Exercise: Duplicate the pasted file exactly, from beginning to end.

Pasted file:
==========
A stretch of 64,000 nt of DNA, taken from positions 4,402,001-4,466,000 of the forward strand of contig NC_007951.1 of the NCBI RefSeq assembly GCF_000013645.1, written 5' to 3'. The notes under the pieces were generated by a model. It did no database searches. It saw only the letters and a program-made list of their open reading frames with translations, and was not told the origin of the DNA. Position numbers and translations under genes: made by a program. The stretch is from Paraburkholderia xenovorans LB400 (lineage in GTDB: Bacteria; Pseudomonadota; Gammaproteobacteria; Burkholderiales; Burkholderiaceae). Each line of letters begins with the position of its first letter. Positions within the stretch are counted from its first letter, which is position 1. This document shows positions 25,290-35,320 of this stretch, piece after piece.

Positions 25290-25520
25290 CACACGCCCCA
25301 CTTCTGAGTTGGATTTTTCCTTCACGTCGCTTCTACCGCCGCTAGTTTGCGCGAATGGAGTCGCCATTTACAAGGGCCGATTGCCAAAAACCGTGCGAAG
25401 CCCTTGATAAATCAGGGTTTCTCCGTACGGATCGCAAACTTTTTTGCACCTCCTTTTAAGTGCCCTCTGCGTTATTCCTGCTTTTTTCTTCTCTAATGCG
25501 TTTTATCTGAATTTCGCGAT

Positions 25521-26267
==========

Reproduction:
A stretch of 64,000 nt of DNA, taken from positions 4,402,001-4,466,000 of the forward strand of contig NC_007951.1 of the NCBI RefSeq assembly GCF_000013645.1, written 5' to 3'. The notes under the pieces were generated by a model. It did no database searches. It saw only the letters and a program-made list of their open reading frames with translations, and was not told the origin of the DNA. Position numbers and translations under genes: made by a program. The stretch is from Paraburkholderia xenovorans LB400 (lineage in GTDB: Bacteria; Pseudomonadota; Gammaproteobacteria; Burkholderiales; Burkholderiaceae). Each line of letters begins with the position of its first letter. Positions within the stretch are counted from its first letter, which is position 1. This document shows positions 25,290-35,320 of this stretch, piece after piece.

Positions 25290-25520
25290 CACACGCCCCA
25301 CTTCTGAGTTGGATTTTTCCTTCACGTCGCTTCTACCGCCGCTAGTTTGCGCGAATGGAGTCGCCATTTACAAGGGCCGATTGCCAAAAACCGTGCGAAG
25401 CCCTTGATAAATCAGGGTTTCTCCGTACGGATCGCAAACTTTTTTGCACCTCCTTTTAAGTGCCCTCTGCGTTATTCCTGCTTTTTTCTTCTCTAATGCG
25501 TTTTATCTGAATTTCGCGAT

Positions 25521-26267